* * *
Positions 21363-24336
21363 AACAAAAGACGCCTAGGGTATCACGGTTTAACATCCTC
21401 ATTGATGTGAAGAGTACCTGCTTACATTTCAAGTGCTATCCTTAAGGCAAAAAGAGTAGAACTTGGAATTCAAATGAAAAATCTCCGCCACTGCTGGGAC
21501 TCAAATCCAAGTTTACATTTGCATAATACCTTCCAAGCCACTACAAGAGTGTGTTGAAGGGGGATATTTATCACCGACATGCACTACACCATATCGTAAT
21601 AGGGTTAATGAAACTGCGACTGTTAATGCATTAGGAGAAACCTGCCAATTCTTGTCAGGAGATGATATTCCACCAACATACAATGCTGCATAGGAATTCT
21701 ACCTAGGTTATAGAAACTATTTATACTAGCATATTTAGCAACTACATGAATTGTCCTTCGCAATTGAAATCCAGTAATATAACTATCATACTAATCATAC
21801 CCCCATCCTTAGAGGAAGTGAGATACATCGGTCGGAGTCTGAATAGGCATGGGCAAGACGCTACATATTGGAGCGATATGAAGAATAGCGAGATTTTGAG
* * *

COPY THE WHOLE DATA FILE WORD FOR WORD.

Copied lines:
Positions 21363-24336
21363 AACAAAAGACGCCTAGGGTATCACGGTTTAACATCCTC
21401 ATTGATGTGAAGAGTACCTGCTTACATTTCAAGTGCTATCCTTAAGGCAAAAAGAGTAGAACTTGGAATTCAAATGAAAAATCTCCGCCACTGCTGGGAC
21501 TCAAATCCAAGTTTACATTTGCATAATACCTTCCAAGCCACTACAAGAGTGTGTTGAAGGGGGATATTTATCACCGACATGCACTACACCATATCGTAAT
21601 AGGGTTAATGAAACTGCGACTGTTAATGCATTAGGAGAAACCTGCCAATTCTTGTCAGGAGATGATATTCCACCAACATACAATGCTGCATAGGAATTCT
21701 ACCTAGGTTATAGAAACTATTTATACTAGCATATTTAGCAACTACATGAATTGTCCTTCGCAATTGAAATCCAGTAATATAACTATCATACTAATCATAC
21801 CCCCATCCTTAGAGGAAGTGAGATACATCGGTCGGAGTCTGAATAGGCATGGGCAAGACGCTACATATTGGAGCGATATGAAGAATAGCGAGATTTTGAG